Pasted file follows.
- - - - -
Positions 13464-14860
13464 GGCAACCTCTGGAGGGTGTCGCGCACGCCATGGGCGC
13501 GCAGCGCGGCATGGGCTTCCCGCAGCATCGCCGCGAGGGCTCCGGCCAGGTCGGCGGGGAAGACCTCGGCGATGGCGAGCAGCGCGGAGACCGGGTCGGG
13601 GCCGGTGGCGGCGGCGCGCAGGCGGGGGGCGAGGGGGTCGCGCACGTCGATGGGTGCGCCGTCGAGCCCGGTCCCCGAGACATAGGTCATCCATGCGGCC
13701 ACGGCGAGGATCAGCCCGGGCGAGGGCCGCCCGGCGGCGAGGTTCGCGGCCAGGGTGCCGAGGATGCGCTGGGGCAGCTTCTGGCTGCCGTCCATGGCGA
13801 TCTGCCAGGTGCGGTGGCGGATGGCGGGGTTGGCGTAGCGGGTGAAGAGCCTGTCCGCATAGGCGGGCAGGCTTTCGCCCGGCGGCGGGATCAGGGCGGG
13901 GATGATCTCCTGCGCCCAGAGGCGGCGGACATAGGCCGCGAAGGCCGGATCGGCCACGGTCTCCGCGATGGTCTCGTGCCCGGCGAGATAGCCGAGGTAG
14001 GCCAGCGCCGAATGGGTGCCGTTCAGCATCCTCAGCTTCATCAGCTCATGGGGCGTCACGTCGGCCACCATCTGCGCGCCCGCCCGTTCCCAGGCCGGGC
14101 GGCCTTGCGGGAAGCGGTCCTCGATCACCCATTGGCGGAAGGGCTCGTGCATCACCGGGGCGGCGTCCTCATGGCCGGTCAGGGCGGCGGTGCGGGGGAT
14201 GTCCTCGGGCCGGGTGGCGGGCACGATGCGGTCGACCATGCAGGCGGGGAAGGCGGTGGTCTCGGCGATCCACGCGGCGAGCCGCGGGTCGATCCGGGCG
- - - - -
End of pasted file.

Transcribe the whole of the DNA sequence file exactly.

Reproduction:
Positions 13464-14860
13464 GGCAACCTCTGGAGGGTGTCGCGCACGCCATGGGCGC
13501 GCAGCGCGGCATGGGCTTCCCGCAGCATCGCCGCGAGGGCTCCGGCCAGGTCGGCGGGGAAGACCTCGGCGATGGCGAGCAGCGCGGAGACCGGGTCGGG
13601 GCCGGTGGCGGCGGCGCGCAGGCGGGGGGCGAGGGGGTCGCGCACGTCGATGGGTGCGCCGTCGAGCCCGGTCCCCGAGACATAGGTCATCCATGCGGCC
13701 ACGGCGAGGATCAGCCCGGGCGAGGGCCGCCCGGCGGCGAGGTTCGCGGCCAGGGTGCCGAGGATGCGCTGGGGCAGCTTCTGGCTGCCGTCCATGGCGA
13801 TCTGCCAGGTGCGGTGGCGGATGGCGGGGTTGGCGTAGCGGGTGAAGAGCCTGTCCGCATAGGCGGGCAGGCTTTCGCCCGGCGGCGGGATCAGGGCGGG
13901 GATGATCTCCTGCGCCCAGAGGCGGCGGACATAGGCCGCGAAGGCCGGATCGGCCACGGTCTCCGCGATGGTCTCGTGCCCGGCGAGATAGCCGAGGTAG
14001 GCCAGCGCCGAATGGGTGCCGTTCAGCATCCTCAGCTTCATCAGCTCATGGGGCGTCACGTCGGCCACCATCTGCGCGCCCGCCCGTTCCCAGGCCGGGC
14101 GGCCTTGCGGGAAGCGGTCCTCGATCACCCATTGGCGGAAGGGCTCGTGCATCACCGGGGCGGCGTCCTCATGGCCGGTCAGGGCGGCGGTGCGGGGGAT
14201 GTCCTCGGGCCGGGTGGCGGGCACGATGCGGTCGACCATGCAGGCGGGGAAGGCGGTGGTCTCGGCGATCCACGCGGCGAGCCGCGGGTCGATCCGGGCG